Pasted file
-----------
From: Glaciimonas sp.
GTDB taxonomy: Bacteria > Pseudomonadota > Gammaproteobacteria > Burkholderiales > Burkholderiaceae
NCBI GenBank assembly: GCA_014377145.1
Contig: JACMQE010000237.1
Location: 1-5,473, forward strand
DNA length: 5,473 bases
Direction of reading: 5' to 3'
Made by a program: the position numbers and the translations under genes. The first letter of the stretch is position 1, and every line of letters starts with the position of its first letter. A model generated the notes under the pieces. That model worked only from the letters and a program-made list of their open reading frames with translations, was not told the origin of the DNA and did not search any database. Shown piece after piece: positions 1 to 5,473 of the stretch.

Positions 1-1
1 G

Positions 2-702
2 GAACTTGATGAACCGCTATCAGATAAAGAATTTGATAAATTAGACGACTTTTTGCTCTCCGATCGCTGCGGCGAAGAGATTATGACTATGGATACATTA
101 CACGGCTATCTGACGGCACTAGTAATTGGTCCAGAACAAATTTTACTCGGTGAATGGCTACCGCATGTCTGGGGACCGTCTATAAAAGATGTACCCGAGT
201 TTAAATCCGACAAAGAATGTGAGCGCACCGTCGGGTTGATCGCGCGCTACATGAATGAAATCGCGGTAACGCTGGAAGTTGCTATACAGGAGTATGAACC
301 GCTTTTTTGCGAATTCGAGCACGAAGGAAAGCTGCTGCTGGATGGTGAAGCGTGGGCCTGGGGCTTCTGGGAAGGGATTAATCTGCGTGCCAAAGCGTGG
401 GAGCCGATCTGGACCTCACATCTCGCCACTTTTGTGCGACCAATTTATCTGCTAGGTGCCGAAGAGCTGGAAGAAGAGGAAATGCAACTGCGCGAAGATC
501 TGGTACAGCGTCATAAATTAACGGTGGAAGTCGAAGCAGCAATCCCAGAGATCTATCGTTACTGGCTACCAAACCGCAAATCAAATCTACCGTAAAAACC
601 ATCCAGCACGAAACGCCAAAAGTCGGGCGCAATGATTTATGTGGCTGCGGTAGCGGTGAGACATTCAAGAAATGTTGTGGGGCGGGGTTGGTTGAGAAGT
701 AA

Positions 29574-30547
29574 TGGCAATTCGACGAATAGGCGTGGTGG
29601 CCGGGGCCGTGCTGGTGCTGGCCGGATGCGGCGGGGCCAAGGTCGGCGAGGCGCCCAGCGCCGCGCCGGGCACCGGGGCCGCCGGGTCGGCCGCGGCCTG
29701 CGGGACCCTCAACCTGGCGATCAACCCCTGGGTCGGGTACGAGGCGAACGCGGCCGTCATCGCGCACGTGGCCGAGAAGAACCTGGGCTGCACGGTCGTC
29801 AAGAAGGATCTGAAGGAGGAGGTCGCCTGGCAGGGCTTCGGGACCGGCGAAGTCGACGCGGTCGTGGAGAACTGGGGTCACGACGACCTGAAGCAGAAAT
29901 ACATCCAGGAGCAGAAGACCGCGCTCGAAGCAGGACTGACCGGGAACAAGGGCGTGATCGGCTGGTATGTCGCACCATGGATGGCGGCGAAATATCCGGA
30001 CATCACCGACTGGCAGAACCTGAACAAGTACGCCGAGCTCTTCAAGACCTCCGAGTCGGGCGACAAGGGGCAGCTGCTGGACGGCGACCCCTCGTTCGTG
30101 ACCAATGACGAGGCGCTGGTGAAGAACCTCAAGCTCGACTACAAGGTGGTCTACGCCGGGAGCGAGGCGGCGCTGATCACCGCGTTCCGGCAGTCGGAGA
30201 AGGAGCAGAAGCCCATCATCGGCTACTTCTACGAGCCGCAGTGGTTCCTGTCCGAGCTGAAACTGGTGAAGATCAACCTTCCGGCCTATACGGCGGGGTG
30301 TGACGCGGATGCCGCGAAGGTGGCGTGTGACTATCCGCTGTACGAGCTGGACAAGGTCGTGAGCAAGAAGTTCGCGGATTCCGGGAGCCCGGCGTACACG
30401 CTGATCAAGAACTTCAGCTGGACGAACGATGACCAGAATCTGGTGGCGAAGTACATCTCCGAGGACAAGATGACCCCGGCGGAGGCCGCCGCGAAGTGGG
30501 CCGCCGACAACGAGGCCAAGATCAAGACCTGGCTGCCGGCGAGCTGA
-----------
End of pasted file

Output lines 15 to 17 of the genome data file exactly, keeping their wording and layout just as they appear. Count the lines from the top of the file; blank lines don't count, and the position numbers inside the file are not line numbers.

301 GCTTTTTTGCGAATTCGAGCACGAAGGAAAGCTGCTGCTGGATGGTGAAGCGTGGGCCTGGGGCTTCTGGGAAGGGATTAATCTGCGTGCCAAAGCGTGG
401 GAGCCGATCTGGACCTCACATCTCGCCACTTTTGTGCGACCAATTTATCTGCTAGGTGCCGAAGAGCTGGAAGAAGAGGAAATGCAACTGCGCGAAGATC
501 TGGTACAGCGTCATAAATTAACGGTGGAAGTCGAAGCAGCAATCCCAGAGATCTATCGTTACTGGCTACCAAACCGCAAATCAAATCTACCGTAAAAACC